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  • Nicola

From my Sketchbook: Bowling Green Lane

EDIT: You can now buy Bowling Green Lane as a PDF Pattern here or as a Paper Pattern here.


Bowling Green Lane in Albrighton, Shropshire is the home of David Austin Roses: a family farm surrounded by fields of beautiful roses that have inspired generations of gardeners around the world.


The late David Austin OBE - always Mr A. to his staff - started breeding roses in the 1940s, when he was just a teenager. He released his first rose, Constance Spry, in 1961 and during his long life he released over 200 English Roses. They combine the grace and scented beauty of old-fashioned blooms with the good health and repeat-flowering of 20th century cultivars and they are simply ravishing.


Left: Rosa The Pilgrim - with Rosa Kew Garden behind - on our terrace; Right: Pots of roses being readied for display at David Austin Roses in Albrighton


I first visited the Austin nursery - only 20 miles away from me - some thirty years ago and bought a deliciously-scented, lemon-yellow Pilgrim rose for my first garden. I was delighted to see the same rose in our present garden when we came to look around (I took it as a good omen) and I've added many more since, in every shade.


I've been back many times (!) in the intervening years. When my boys were little we used to visit with their cousins, exploring the beautiful gardens that surround the nursery, smelling all of the roses to choose our favourite (and usually buying it!) and enjoying a lovely slice of cake in the tea rooms.


Below is the courtyard we created from a gravelled parking area outside our front door. It was planned around winter-flowering plants - viburnums, daphnes, bergenias and camellias - but in the summer the pink roses take over, most of them bred by Mr. Austin, and they lift my spirits every day as I walk to the studio (you can see the roof peeking over the hedge).



I adore roses as much as quilts, so naturally wanted to combine my two loves, but all my attempts to create a rose block left me disappointed. Then as I pieced the cabbages for my Kitchen Garden quilt I realised that I might have stumbled on just the thing.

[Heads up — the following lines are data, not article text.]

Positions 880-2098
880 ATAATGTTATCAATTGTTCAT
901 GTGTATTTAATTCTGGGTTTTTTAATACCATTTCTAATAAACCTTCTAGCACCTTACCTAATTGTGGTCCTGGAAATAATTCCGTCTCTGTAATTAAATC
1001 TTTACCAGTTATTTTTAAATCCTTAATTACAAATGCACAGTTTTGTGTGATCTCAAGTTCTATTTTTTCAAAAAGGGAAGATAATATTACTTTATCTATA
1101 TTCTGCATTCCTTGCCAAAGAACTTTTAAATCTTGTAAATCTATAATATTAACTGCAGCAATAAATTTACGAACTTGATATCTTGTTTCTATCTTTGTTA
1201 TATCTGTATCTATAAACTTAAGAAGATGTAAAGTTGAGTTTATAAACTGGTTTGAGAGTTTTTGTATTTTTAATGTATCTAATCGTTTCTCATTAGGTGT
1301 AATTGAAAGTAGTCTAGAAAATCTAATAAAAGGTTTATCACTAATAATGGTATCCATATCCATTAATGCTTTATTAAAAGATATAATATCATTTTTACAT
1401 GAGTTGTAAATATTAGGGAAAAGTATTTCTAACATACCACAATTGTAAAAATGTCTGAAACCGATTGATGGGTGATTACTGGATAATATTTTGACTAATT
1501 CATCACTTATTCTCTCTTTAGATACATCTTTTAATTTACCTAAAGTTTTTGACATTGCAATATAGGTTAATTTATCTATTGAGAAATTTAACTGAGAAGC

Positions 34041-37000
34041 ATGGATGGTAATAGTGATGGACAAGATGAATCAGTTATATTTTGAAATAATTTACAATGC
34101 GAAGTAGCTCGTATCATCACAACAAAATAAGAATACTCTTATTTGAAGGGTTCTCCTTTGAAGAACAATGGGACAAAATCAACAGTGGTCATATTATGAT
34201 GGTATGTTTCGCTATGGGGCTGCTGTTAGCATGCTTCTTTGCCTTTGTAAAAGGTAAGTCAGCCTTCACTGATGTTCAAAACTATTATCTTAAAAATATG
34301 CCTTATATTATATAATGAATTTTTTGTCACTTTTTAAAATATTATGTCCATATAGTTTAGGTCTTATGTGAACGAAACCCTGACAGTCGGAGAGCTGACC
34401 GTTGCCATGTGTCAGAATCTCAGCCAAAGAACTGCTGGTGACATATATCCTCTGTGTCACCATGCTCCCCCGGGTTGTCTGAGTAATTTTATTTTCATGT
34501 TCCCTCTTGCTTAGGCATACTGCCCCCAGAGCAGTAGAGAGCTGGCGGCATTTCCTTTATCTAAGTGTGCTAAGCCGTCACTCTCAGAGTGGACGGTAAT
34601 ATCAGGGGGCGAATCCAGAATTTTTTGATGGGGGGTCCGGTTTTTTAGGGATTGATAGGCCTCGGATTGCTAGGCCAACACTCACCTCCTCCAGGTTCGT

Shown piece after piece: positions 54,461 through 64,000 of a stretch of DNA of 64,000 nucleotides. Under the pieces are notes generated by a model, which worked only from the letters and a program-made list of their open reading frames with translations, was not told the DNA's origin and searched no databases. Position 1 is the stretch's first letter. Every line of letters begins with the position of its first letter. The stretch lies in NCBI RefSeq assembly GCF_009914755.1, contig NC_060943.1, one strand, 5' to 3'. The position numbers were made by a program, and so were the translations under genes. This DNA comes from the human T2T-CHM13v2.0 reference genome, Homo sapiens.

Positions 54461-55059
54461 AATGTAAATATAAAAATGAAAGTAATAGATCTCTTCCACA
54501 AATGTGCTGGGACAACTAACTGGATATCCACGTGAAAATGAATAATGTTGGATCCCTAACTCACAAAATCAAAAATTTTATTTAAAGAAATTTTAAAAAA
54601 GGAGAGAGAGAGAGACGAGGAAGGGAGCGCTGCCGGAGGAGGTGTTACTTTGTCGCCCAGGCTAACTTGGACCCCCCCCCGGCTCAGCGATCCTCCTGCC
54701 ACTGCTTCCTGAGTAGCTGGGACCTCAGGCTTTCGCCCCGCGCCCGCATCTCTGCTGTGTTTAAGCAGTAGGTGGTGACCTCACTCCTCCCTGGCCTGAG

I wanted to echo the rose fields where they grow, so arranged the blocks in columns - like this traditional strippy quilt in the Gawthorpe Textile Collection - with the Austin family farmhouse at their centre.



I chose a Fat Eighth bundle of Vanessa Goertzen’s Love Note for Moda Fabrics to make my quilt, which had a lovely selection of pinks to create my blooms along with both cool and warm shades of green to add depth to my foliage. The rose blocks rely on a good graduation of colour to give them their full, English rose character, so bear that in mind when choosing fabric.


My lovely Jayne echoed the roses in Vanessa's fabric with her quilting. Honestly, isn't that a perfect match?



You can find the pattern for Bowling Green Lane in issue 98 of Today's Quilter, which is out on Monday. And if you're planning a trip to Shropshire, I'd encourage you to put the nursery and its exquisite rose gardens on your itinerary. You can visit for free …but I defy you to leave without buying a rose or two!


Nicola xx

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4 Comments


combsmichellea
combsmichellea
Feb 15, 2023

This quilt is stunning!! I love roses, but quilts rarely capture the shape so perfectly with shading as you have... I *must* add this one to my list!! 💗

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Nicola
Nicola
Feb 15, 2023
Replying to

Thank you so much, it’s impossible to do the real thing justice really, but it’s fun to try! xx

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barbara.blake2
barbara.blake2
Feb 11, 2023

What a pretty quilt. My husband and I watch "escape to the country" here in the usa. Everynight I know they are from 2004 or after but love seeing homes and gardens in Britian.

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Nicola
Nicola
Feb 12, 2023
Replying to

Thank you, Barbara, I feel so lucky to be surrounded by beautiful countryside, I really do have inspiration on my doorstep! xx

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